Chipmakers NVIDIA (NASDAQ:NVDA) and Micron Technology (NASDAQ:MU) have been busy getting their businesses on track over the past year. While graphics card specialist NVIDIA is on the verge of a successful comeback thanks to the strength in its gaming and data center businesses, Micron Technology believes that a bottom is in sight as memory market conditions are improving.

Investors have been cheering the stocks of both chipmakers along the way. NVIDIA and Micron have remained top growth stocks over the past year, even though their top and bottom lines have been heading in the wrong direction.

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But it might not be long before investors start demanding actual results. And that makes one of these stocks a better bet than the other. 

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NVIDIA's good days are almost here

NVIDIA's top and bottom lines are ready to grow once again. The graphics specialist reported a 5% annual drop in revenue in the last reported quarter, and its net income dropped just 4%. The outlook for the current quarter indicates that NVIDIA is about to regain its mojo very soon.

The company anticipates $2.95 billion in revenue for the fourth quarter of fiscal 2020, which would be a 34% spike over the prior-year period's revenue of $2.2 billion. NVIDIA estimates a non-GAAP gross margin of 64.5% for the quarter -- a massive jump over the year-ago quarter's figure of 56%.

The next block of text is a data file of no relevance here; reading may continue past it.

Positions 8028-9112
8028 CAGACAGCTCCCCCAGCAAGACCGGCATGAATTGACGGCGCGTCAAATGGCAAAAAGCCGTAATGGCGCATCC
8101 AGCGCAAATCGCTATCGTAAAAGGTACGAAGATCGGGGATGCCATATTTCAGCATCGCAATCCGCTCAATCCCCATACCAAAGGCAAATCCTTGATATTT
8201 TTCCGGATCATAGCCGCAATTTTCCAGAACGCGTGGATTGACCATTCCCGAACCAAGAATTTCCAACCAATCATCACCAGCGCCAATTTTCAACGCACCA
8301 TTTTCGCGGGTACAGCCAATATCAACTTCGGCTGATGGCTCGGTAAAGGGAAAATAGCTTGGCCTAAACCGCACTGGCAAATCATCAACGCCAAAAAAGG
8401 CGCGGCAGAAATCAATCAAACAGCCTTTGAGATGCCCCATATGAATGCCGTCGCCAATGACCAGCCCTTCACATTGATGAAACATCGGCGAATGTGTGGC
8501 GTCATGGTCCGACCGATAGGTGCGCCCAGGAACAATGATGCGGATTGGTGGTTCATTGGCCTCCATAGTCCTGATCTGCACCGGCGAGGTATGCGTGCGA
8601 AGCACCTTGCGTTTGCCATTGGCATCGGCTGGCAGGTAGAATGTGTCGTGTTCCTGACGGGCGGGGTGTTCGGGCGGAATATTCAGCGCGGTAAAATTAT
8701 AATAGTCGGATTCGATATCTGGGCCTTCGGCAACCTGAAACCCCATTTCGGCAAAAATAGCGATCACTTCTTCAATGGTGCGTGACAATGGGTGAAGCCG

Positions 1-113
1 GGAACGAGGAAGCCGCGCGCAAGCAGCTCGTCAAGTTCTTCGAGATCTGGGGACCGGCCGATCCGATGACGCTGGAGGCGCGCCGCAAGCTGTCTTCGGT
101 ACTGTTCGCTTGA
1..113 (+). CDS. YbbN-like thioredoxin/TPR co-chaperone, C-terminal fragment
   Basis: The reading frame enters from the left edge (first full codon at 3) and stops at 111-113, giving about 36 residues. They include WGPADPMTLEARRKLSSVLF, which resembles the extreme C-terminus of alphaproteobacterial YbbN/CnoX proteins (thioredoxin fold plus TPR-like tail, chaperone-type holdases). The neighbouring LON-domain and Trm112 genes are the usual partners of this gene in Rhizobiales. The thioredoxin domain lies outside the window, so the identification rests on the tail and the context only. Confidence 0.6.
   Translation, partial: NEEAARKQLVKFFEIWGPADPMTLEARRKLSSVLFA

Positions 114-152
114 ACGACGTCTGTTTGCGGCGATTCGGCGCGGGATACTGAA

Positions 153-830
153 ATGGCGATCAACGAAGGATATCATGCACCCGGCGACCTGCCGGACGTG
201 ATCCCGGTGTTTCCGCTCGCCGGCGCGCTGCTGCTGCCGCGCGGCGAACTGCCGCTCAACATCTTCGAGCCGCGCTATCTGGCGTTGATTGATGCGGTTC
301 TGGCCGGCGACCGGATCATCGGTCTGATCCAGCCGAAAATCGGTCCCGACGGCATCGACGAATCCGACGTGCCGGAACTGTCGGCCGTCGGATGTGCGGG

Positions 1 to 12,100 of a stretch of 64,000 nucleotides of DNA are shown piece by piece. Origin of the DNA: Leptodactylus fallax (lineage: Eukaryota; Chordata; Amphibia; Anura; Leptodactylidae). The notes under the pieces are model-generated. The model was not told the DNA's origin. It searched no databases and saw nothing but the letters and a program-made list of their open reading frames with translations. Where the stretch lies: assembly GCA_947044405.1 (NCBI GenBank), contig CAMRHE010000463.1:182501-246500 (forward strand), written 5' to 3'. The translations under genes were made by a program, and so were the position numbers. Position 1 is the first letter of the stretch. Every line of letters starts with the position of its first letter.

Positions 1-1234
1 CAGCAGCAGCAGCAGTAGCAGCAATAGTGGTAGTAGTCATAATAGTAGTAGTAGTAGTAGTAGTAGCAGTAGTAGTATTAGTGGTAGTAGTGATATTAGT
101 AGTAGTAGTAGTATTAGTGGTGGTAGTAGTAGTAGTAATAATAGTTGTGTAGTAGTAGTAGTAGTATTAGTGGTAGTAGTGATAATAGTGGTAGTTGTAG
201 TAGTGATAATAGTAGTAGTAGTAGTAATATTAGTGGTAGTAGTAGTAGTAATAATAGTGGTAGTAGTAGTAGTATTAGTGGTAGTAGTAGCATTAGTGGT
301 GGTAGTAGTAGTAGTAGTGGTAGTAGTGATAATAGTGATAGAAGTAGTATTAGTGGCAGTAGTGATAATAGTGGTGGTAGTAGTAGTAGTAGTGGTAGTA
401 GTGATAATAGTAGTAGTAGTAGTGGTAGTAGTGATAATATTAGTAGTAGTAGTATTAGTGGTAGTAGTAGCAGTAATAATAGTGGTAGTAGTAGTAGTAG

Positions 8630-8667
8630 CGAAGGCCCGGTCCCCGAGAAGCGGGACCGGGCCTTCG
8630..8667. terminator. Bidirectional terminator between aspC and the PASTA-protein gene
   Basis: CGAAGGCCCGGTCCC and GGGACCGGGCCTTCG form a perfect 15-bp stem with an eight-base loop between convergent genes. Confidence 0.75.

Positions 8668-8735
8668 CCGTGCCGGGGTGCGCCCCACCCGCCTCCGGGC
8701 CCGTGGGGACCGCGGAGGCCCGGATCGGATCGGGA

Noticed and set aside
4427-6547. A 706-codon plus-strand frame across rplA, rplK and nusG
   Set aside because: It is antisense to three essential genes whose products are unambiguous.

So NVIDIA looks all set to deliver a solid set of results next month. That should justify the faith investors have reposed in the stock over the past year.

But more importantly, NVIDIA's next earnings report could pave the way for stronger financial growth and more stock upside. That's because it enjoys a nice advantage in the gaming business -- which supplies 55% of its total revenue -- over its arch-rival.

The company has started taking back market share from Advanced Micro Devices (NASDAQ:AMD) in the discrete GPU (graphics processing unit) space. Jon Peddie Research reports that NVIDIA's discrete GPU market share increased five percentage points to 73% in the third quarter of 2019.

The impressive thing to note here is that NVIDIA managed to make a comeback despite new cards from AMD. As AMD's cards were not powerful enough to challenge NVIDIA's top-of-the-line offerings, the latter cornered a bigger share of the sales pie. Jon Peddie Research reports that NVIDIA's quarter-over-quarter GPU shipments jumped 38.3%, while AMD recorded a much smaller increase of just 8.7%.

NVIDIA could sustain the impressive momentum in 2020 as more games with ray-tracing support are hitting the market.

AMD doesn't provide ray tracing just yet -- it plans to offer that feature in this year's cards. So NVIDIA has a head start as more gamers could be expected to buy its GPUs to take advantage of ray tracing technology and enjoy a more immersive gaming experience.

NVIDIA's data center business is another catalyst that could drive its financial performance this year. The company recorded double-digit sequential growth in the data center business last quarter, thanks to the increasing deployment of artificial intelligence (AI) applications in the cloud.